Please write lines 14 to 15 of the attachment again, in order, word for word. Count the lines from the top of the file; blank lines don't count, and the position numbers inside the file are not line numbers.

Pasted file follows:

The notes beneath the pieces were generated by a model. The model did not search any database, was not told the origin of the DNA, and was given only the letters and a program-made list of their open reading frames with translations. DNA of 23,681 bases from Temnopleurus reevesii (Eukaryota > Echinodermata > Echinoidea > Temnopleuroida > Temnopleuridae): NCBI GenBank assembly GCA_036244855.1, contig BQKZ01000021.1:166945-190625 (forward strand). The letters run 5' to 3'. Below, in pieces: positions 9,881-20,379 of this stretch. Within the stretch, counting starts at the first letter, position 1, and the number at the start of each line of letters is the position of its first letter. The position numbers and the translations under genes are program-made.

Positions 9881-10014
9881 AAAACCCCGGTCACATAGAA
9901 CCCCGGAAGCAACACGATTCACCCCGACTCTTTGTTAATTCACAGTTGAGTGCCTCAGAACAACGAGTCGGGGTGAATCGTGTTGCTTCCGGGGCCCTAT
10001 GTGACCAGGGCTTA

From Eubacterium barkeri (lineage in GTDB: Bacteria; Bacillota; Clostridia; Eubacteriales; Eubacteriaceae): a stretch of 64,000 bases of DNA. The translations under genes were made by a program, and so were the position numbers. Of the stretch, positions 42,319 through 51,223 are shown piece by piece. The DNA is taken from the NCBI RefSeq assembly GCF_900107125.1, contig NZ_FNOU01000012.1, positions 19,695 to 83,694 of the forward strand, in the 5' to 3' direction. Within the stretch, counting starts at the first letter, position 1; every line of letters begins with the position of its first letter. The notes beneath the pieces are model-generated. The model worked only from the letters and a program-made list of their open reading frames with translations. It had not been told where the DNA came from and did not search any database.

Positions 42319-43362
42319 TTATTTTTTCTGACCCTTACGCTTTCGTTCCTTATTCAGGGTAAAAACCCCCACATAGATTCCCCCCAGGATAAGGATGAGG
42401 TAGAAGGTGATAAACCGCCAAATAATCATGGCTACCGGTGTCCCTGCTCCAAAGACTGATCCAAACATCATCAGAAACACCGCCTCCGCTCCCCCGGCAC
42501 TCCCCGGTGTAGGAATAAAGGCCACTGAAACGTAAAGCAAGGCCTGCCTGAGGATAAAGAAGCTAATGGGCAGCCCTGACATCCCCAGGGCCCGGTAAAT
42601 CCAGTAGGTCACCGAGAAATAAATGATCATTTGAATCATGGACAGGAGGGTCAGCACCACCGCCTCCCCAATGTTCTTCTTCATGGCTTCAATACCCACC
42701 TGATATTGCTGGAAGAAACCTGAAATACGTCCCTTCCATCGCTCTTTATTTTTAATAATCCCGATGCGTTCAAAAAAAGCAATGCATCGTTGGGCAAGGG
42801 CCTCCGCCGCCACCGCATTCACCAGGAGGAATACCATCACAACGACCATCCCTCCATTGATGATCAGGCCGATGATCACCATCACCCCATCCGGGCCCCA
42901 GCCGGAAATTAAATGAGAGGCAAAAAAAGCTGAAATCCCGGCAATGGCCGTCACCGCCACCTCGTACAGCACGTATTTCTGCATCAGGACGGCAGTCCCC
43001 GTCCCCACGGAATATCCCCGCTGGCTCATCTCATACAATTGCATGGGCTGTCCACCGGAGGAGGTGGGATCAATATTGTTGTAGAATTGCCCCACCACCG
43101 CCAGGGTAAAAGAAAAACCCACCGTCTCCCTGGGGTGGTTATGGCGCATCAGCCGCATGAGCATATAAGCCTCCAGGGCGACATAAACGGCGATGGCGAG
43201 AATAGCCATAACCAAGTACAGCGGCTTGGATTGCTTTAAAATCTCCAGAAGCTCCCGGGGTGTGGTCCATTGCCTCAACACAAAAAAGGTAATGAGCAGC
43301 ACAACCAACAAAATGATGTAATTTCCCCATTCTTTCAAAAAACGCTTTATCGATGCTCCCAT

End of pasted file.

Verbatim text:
42901 GCCGGAAATTAAATGAGAGGCAAAAAAAGCTGAAATCCCGGCAATGGCCGTCACCGCCACCTCGTACAGCACGTATTTCTGCATCAGGACGGCAGTCCCC
43001 GTCCCCACGGAATATCCCCGCTGGCTCATCTCATACAATTGCATGGGCTGTCCACCGGAGGAGGTGGGATCAATATTGTTGTAGAATTGCCCCACCACCG